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Armada 1588: The Spanish Assault on England (Campaign Chronicles) Hardcover – 20 Oct 2005


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Product details

  • Hardcover: 192 pages
  • Publisher: Leo Cooper Ltd (20 Oct. 2005)
  • Language: English
  • ISBN-10: 1844153231
  • ISBN-13: 978-1844153237
  • Product Dimensions: 15.6 x 1.7 x 23.4 cm
  • Average Customer Review: 3.0 out of 5 stars  See all reviews (1 customer review)
  • Amazon Bestsellers Rank: 124,008 in Books (See Top 100 in Books)

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About the Author

John Barratt has written widely on English sixteenth- and seventeenth-century history, especially on the land and sea warfare of the period. His most recent publications include The Battle for the West: The Civil War in Southwest England 1642-1646, Cavalier Generals: King Charles I and His Commanders in the English Civil War, and Cavaliers: The Royalist Army at War, 1642-46. His recent research has focussed on Elizabeth I's war with Spain, in particular on the Armada and on Spanish galley operations in the English Channel.

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Most Helpful Customer Reviews

2 of 2 people found the following review helpful By Ralph Cook on 2 Nov. 2011
Format: Hardcover
I have many books on the Armada campaign, and this one comes up with little that I have not read elsewhere, despite claims to the contrary. Of course in his conclusions Mr Barratt is quite disparaging about the English efforts, but that is modern political correctness and was, I fear, expected. As usual, English success is declared to have been all about luck and the weather. The author ends by declaring the result a 'close run thing'- but it wasn't that at all.

Success for Spain could only come if Medina Sidonia first defeated the English fleet, then secured a good landfall on the English coast and finally escorted Palma across the channel. It is interesting that King Philip himself actually discouraged the first two whilst indentifying no vaible rendevous for the third. So Medina Sidonia ended up off Gravelines- a hopelessly open anchorage near Calais. By that time his chances of success were precisely nil. The Spaniards could only have hoped to defeat the English fleet if the latter allowed themselves to be swallowed up in the Armada's formation and then boarded by its soldiers. Lord Howard was not that foolish. In fact, and sensibly, he set about harrasing the Spaniards at long range whilst shepherding them on their way. Having to escort transports and fight the English at the same time Medina Sidonia was obliged to give all offensive initiative to his opponent. Even in Nelsons time, with far heavier guns available, ships were almost never sunk at long range, and nor was this required: all the English had to do was prevent any form of landing on English soil.
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Most Helpful Customer Reviews on Amazon.com (beta)

Amazon.com: 3 reviews
4 of 4 people found the following review helpful
Exciting new account using the latest research available. 14 Mar. 2006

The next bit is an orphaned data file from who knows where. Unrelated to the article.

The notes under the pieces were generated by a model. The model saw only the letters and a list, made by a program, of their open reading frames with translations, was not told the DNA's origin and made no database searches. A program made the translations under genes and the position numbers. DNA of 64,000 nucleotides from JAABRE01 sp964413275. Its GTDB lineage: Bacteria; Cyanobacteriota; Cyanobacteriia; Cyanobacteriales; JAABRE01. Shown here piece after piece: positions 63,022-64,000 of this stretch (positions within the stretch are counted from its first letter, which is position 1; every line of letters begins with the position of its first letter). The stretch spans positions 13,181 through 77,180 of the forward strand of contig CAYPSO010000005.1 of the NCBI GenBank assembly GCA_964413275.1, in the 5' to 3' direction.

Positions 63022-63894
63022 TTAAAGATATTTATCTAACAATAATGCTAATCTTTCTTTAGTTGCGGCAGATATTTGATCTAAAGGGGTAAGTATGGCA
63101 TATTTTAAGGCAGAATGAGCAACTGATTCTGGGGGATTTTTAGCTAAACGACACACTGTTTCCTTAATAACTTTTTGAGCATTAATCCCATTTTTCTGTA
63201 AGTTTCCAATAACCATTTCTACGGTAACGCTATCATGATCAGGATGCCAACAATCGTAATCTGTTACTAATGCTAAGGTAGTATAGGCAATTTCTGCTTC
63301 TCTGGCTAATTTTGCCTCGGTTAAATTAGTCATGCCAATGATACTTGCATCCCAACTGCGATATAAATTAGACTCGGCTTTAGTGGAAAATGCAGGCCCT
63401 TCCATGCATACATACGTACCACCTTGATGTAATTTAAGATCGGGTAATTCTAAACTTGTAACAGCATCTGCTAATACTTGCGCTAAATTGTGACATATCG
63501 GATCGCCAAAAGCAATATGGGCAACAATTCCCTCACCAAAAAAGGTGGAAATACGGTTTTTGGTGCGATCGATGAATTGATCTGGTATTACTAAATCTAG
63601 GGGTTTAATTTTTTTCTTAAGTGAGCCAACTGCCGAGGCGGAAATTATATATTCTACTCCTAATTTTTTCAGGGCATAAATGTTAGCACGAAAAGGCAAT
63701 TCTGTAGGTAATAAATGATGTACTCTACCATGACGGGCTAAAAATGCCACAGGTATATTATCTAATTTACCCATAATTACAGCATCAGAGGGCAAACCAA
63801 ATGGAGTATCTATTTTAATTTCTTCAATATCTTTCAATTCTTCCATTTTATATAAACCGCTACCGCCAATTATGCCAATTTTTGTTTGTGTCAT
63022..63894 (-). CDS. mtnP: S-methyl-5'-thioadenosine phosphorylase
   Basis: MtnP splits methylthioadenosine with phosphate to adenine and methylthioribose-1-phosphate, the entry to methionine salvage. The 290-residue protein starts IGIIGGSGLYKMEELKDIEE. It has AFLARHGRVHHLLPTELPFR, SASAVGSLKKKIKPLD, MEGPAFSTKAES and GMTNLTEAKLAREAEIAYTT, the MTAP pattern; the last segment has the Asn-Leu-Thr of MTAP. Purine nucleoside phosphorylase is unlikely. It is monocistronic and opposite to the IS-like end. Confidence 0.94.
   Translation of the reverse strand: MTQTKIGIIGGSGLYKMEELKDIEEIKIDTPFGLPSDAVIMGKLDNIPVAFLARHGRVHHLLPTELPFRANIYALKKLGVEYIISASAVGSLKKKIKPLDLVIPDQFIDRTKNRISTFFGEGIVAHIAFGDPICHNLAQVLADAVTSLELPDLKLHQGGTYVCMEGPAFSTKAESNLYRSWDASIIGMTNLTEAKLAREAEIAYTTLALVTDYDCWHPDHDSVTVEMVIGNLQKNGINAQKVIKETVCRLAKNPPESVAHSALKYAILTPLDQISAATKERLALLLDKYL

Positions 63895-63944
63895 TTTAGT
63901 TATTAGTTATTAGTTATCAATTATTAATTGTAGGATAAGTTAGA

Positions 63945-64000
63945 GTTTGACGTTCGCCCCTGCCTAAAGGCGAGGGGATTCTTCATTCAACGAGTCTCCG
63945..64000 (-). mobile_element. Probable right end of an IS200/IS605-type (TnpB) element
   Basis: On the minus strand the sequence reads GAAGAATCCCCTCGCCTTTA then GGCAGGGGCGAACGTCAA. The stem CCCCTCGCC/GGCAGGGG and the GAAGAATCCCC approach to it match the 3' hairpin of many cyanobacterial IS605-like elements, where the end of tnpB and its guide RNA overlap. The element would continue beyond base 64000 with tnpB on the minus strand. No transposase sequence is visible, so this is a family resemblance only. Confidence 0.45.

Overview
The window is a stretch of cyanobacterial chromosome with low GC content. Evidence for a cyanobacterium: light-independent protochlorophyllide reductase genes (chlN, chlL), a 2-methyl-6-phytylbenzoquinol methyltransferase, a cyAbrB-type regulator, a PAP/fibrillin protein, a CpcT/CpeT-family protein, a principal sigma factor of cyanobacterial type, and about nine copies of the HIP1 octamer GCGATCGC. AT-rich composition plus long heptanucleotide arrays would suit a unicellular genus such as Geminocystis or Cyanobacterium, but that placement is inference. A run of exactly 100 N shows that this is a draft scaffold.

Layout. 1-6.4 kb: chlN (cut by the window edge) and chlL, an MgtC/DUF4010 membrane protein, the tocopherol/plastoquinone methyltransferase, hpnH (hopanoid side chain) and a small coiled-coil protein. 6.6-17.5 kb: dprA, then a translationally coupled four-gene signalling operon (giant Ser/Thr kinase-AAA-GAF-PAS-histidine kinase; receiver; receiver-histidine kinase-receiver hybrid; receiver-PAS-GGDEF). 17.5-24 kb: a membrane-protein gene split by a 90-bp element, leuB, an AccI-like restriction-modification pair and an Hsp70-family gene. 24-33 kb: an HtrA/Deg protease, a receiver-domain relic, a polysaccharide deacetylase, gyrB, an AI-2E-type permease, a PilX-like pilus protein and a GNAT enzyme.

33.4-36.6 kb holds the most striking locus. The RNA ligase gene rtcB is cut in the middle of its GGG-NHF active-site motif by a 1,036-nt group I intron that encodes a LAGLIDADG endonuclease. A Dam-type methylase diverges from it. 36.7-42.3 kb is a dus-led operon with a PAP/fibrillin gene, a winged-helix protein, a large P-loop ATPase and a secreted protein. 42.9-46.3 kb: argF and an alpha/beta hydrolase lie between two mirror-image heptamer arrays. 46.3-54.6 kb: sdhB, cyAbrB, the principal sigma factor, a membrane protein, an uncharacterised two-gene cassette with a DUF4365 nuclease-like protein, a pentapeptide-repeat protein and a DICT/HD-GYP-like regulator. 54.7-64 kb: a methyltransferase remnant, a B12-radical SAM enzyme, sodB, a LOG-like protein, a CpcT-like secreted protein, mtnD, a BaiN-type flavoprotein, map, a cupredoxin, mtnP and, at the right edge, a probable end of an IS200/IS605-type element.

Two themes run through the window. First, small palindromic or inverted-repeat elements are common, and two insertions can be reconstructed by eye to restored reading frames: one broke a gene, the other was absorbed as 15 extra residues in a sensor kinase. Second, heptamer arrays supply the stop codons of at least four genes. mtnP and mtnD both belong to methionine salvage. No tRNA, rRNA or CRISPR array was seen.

By Ned Middleton - Published on Amazon.com
Format: Hardcover
It is always nice to find an author who knows his stuff. In this case, John Barratt has written extensively on 16th and 17th Century history and is an accomplished author on the subjects of land and sea warfare from that period. More recently, however, his research has been focused on the reign of Queen Elizabeth I and the war with Spain - specifically, the Armada and other Spanish operations in the English Channel.

Research is the key to producing any factual historical account and in this case the author has used the very latest historical and archaeological research available in order to completely reconstructed the battle - day by day and hour by hour. Unlike previous accounts of the Armada of 1588, this carefully compiled and well written work exposes many myths and misunderstandings of the battle at sea by introducing new eyewitness and other contemporary accounts of the day.

For those who wish to know for the first time exactly what happened when Spain set out to invade England and Drake decided to finish his game of Bowls (or did he?) before setting out to see them off, this is the book for you. For those who previously thought they knew all there was to know about that same period in history, then this is the book to steer you through a new understanding of the events in question.

The text is well supported with a carefully chosen selection of illustrations, portraits and maps which appear on each relevant page and not in a small glossy collection in the middle of the book. In this way, each picture is relevant to the adjacent text and does much to support one's reading of the work.

NM
A good book on an old subject 26 April 2014
By Thomas H. Lawrence - Published on Amazon.com
Format: Kindle Edition Verified Purchase
An excellent, readable overview of the invasion planned by the Spanish on England in 1588. This book provides an overview of the political situation, a detailed discussion of the campaign, and then tells of the final fate of the Armada. While people dedicated to studying English naval history will find nothing new, the book is both well written and comprehensive. It reminds us that military campaigns never go as planned. If you want a good seafaring yarn, this is it.
It's a nice book to have if you're interested in learning about ... 21 Dec. 2014
By Ellethorn - Published on Amazon.com
Format: Kindle Edition Verified Purchase
It's a nice book to have if you're interested in learning about the Spanish Armada or want to learn about naval tactics of the old fighting ships.
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